PS: Oh yeah, and bow ties, do the ones that look good all come pre-tied and clip-on? Because I don't think I've ever seen one that looked neat and tight that was also tied by hand by the guy wearing it. There's so much about fashion I neither know nor really care about...

    The most important part is going to be the colour of the fabric, a lot of people go for black but personally I think tuxedos look better in midnight blue. I don't think the tuxedo has changed a whole lot in recent times, they're usually one or two button with peak lapels (less commonly and for a more 'old' look shawl lapels), some people get them with satin lapels others skip that bit. I've seen some more fashion forward ones that used narrower lapels (what seems to be 'in' with suit design currently), however that's entirely personal taste.

    A couple of pictures:

    Hugh Laurie rocking a midnight blue one button tux with shawl lapels:
    midnight+blue+esq-Hugh-Laurie-EmmyAwards-082910-lg-5538136.jpg

    Black peak lapel tux:

    4502%20(1).jpg

    And if you want something a little different I have been to weddings wherein the groom chose to wear a morning coat instead of a tux for the ceremony and switch into a tux for the after party:

    morning_coat.jpg?__SQUARESPACE_CACHEVERSION=1242075240698

    Edit: As for bow ties you can tie a decent looking bow tie if you practice for an hour or so using a you tube video, I personally prefer them hand tied but really I doubt too many people will notice if you spring for the clip on...

    Otar on
    [SIGPIC][/SIGPIC]
  • SuperbassSuperbass Registered User regular
    edited May 2011
    Honestly, formalwear styling just doesn't change that much unless you're talking about the sort of cutting-edge designers you say you aren't interested in -- so just focus on things like fit, quality of fabric, etc.

    If you have a tailor make you a bespoke tux that fits you like a glove, with relatively modern fit (i.e. doesn't fit like a box, but actually conforms to your body, has waist suppression, shows appropriate amount of sleeve cuff, has 1 or no breaks in the pants, etc), and high-quality wool, then you don't really need to stress too much about styling.

    Personally, I think shawl collar tuxes are boss, though.

    Superbass on
  • Angel177Angel177 Registered User regular
    edited May 2011
    Have you completely written off wearing a suit? at least you could use it again.

    Angel177 on
    6103544412_a48002080a.jpg
  • BagginsesBagginses __BANNED USERS regular
    edited May 2011
    Angel177 wrote: »
    Have you completely written off wearing a suit? at least you could use it again.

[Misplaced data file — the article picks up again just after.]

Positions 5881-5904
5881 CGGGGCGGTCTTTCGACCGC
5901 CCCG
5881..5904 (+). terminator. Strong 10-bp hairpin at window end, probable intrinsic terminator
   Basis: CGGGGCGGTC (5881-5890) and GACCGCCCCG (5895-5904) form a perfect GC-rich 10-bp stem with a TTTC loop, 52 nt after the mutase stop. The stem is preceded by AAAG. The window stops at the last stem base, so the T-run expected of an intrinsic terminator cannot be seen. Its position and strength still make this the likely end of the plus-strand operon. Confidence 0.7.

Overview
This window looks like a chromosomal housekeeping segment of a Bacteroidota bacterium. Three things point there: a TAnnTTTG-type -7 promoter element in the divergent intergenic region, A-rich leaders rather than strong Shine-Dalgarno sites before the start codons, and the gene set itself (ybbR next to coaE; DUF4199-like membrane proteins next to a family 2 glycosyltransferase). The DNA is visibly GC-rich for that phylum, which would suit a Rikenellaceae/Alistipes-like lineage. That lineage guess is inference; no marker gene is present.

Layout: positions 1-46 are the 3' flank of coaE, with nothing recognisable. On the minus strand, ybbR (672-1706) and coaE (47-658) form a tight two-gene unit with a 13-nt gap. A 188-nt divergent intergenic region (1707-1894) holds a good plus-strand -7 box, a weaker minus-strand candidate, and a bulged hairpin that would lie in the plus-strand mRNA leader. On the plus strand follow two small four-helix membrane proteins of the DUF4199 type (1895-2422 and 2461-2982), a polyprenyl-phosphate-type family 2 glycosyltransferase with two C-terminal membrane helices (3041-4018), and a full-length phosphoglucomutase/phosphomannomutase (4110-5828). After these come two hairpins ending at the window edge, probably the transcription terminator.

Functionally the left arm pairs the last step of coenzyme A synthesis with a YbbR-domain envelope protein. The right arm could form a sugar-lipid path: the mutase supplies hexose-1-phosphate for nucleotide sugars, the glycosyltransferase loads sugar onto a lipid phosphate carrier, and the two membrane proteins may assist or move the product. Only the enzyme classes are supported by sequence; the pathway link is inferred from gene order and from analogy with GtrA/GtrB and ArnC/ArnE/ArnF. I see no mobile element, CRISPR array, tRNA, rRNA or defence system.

A tux is a suit. Are you thinking of lounge suits?

    Bagginses on
  • OtarOtar Registered User regular
    edited May 2011
    Bagginses wrote: »
    Angel177 wrote: »
    Have you completely written off wearing a suit? at least you could use it again.

    A tux is a suit. Are you thinking of lounge suits?

    A tuxedo is more formal than a regular day to day business suit and is considered inappropriate for day to day wear. Typically if the the event does not specify black tie a tuxedo is not appropriate.

    Otar on
    [SIGPIC][/SIGPIC]
  • WezoinWezoin Registered User regular
    edited May 2011
    Just for reference, if you're buying this and intend to wear it after the wedding for any reason, avoid peaked lapels. Peaks may be in style now, but go in and out of style. If you want a more classic look that will last longer, go without a peak.

    Wezoin on
  • Angel177Angel177 Registered User regular
    edited May 2011
    Otar wrote: »
    Bagginses wrote: »
    Angel177 wrote: »
    Have you completely written off wearing a suit? at least you could use it again.

    A tux is a suit. Are you thinking of lounge suits?

    A tuxedo is more formal than a regular day to day business suit and is considered inappropriate for day to day wear. Typically if the the event does not specify black tie a tuxedo is not appropriate.

    A tuxedo is a offshoot of a smoking jacket, An informal jacket which migrated to formal wear thanks to Edward the VII.

    So no a tux is not a suit. You can't wear the jacket to anything other than social functions, a decent suit can be worn almost anywhere, you can even break it up into single pieces.

    A suit will give more value in the long run and a tailormade suit will make you look fantastic on the day.

    So SUIT UP! unless the missus insits on a tux:P

    Angel177 on
    6103544412_a48002080a.jpg
  • LaPuzzaLaPuzza Registered User regular
    edited May 2011
    Tux up. Tuxedos are awesome. I recently held a Tuxedos without Purpose event to get a couple dozen people to go formal for a night on the town. Tux up.

    Go classic with the tux and contemporary with the accessories. Black, flat front pants, notch or slight peak on the jacket, ventless or single vent. You'll be able to wear it forever. I would say that most off-the-rack tuxes acknowledge that it is a lifetime investment and have adjustable waistbands that a made-to-measure or custom would not. See this picture for options: http://harmonyonstage.com/tux/pants/tuxpants.html

    LaPuzza on
  • mrt144mrt144 King of the Numbernames Registered User regular
    edited May 2011
    I like shawl lapels the best.

    mrt144 on
  • BagginsesBagginses __BANNED USERS regular
    edited May 2011
    Otar wrote: »
    Bagginses wrote: »
    Angel177 wrote: »
    Have you completely written off wearing a suit? at least you could use it again.

    A tux is a suit. Are you thinking of lounge suits?